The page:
Lavender Versatile and Sustainable; It's Not Just for Smelling

The water-wise lavender plant fits easily into closed loop systems of the permaculture realm. In this workshop Lavender Lori describes and demonstrates how she uses every last bit from her annual harvest. Even parts considered throw-away are utilized in Lori’s off grid lifestyle. As she gives her talk she’ll pass around one of those by-products; a bottle of hydrosol from her distilling process and at the end she’ll open it up to your questions.

Holistic Management

Addressing global problems with local solutions. Journey through the concentric circles from self to planet while exploring preservation, regeneration, food production, education, health care and all arts and envision how they interconnect to help sustains all the natural systems supporting this amazing boogie called life.

Workshops 11:35 A.M. – 12:35 P.M.

Regenerative Agriculture - A Key Solution to a Changing Climate

Part 1 of 2

Climate change is a controversial topic, especially amongst agriculturalists. Regardless of one’s perspective on the subject, the fact is that weather patterns are changing. Back in 1937 Franklin D. Roosevelt stated, “A nation that destroys its soil destroys itself.” Today, Dr Zach Bush estimates that based on both natural and economic resources there are “60 harvests left” if we do not dramatically change the course of agriculture worldwide. Regenerative Agriculture is a practical solution to ensure that natural resources are not only preserved, but regenerated, thus ensuring that future generations will have food to eat. Soil is the Soul of societies.

In part one of the class, we will dive deep into the challenges with conventional / modern farming practices, including soil degradation, dependence on subsidies, increased dependence on chemicals and synthetic fertilizers and the lack of profitability in farming and ranching. Like David Montgomery illustrates in his book Dirt, if as citizens we don’t learn from past societies, the United States too will fail.

In the second part we will explore practical solutions that can be immediately implemented to restore our nation’s soil health. You will learn why livestock is integral to restoring soil health. Whether you are a producer, i.e. farmer or rancher, a backyard gardener or just eat food, this class will empower you to take simple, practical steps to help heal the Earth, nourish yourself and build a more resilient society.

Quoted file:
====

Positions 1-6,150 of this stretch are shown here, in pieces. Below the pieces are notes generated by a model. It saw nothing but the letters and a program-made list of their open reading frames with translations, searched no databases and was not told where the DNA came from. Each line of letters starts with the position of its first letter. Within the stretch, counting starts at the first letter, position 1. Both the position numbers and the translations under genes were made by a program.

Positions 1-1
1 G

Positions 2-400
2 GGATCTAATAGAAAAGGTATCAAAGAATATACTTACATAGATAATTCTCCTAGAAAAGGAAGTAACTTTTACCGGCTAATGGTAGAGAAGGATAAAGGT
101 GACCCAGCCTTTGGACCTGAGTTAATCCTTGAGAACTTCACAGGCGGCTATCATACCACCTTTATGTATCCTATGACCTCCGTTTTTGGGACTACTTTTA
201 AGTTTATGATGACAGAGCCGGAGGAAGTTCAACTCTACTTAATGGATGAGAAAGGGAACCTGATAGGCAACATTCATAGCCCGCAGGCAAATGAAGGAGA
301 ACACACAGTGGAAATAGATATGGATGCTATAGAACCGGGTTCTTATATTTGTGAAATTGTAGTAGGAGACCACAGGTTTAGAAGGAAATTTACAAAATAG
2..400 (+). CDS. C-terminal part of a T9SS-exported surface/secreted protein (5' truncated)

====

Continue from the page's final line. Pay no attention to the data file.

Water Wise

Urban agriculture faces unique challenges, including higher costs for land and water and smaller growing areas that are in close proximity to homes and businesses. Much of the urban agriculture community is focused on sustainable agriculture which conserves resources and minimize inputs. There are a variety of water efficient practices that have been incorporated to minimize usage while producing high quality produce. USU Extension, with funding support through Slow Foods Utah, have organized and choose the speaker for this water-efficient breakout session that will explore various options, including water harvesting, water reuse, improved irrigation, and more. We hope you’re able to join us!

Flower Design, Weddings, Special Events, & Classes

Full Belly Farm has been growing cut flowers for wholesale and market for over 30 years. Seven years ago, one of the second generation of Full Belly Farm moved back to begin a floral design business which offers the farm’s certified organic flowers specially designed for weddings and events. Hannah Muller has started Full Belly Floral in the hopes of bringing the attention of purchasing organic and locally grown products to flowers- not just fruits and vegetables. She has utilized social media to expand her business and now arranges flowers for over 25 weddings and events a year. She also teaches hands-on floral design classes throughout the year at Full Belly Farm and other local venues around Northern California. Hannah will discuss how she started her floral design business from the ground up, how she promotes her work and will go over the nuts and bolts of how she is making the farmer/florist business model work.

Workshops 2:00 P.M. – 3:00 P.M.

Regenerative Agriculture - A Key Solution to a Changing Climate​

Part 2 of 2

Climate change is a controversial topic, especially amongst agriculturalists. Regardless of one’s perspective on the subject, the fact is that weather patterns are changing. Back in 1937 Franklin D. Roosevelt stated, “A nation that destroys its soil destroys itself.” Today, Dr Zach Bush estimates that based on both natural and economic resources there are “60 harvests left” if we do not dramatically change the course of agriculture worldwide. Regenerative Agriculture is a practical solution to ensure that natural resources are not only preserved, but regenerated, thus ensuring that future generations will have food to eat. Soil is the Soul of societies.

In part one of the class, we will dive deep into the challenges with conventional / modern farming practices, including soil degradation, dependence on subsidies, increased dependence on chemicals and synthetic fertilizers and the lack of profitability in farming and ranching. Like David Montgomery illustrates in his book Dirt, if as citizens we don’t learn from past societies, the United States too will fail.

In the second part we will explore practical solutions that can be immediately implemented to restore our nation’s soil health. You will learn why livestock is integral to restoring soil health. Whether you are a producer, i.e. farmer or rancher, a backyard gardener or just eat food, this class will empower you to take simple, practical steps to help heal the Earth, nourish yourself and build a more resilient society.

The Big Why

Why do you farm? When things get hard, as they will, knowing the answer to this question can be the difference between success and failure.

Water Wise

Urban agriculture faces unique challenges, including higher costs for land and water and smaller growing areas that are in close proximity to homes and businesses. Much of the urban agriculture community is focused on sustainable agriculture which conserves resources and minimize inputs. There are a variety of water efficient practices that have been incorporated to minimize usage while producing high quality produce. USU Extension, with funding support through Slow Foods Utah, have organized and choose the speaker for this water-efficient breakout session that will explore various options, including water harvesting, water reuse, improved irrigation, and more. We hope you’re able to join us!

Keynote 3:10 P.M. – 4:10 P.M.

Vertical Agriculture: Rebuilding our Relationships

The spiritual aspects of stewardship… the part we left out when we mechanized and reduced our efforts in agriculture to purely materialistic, secular practices.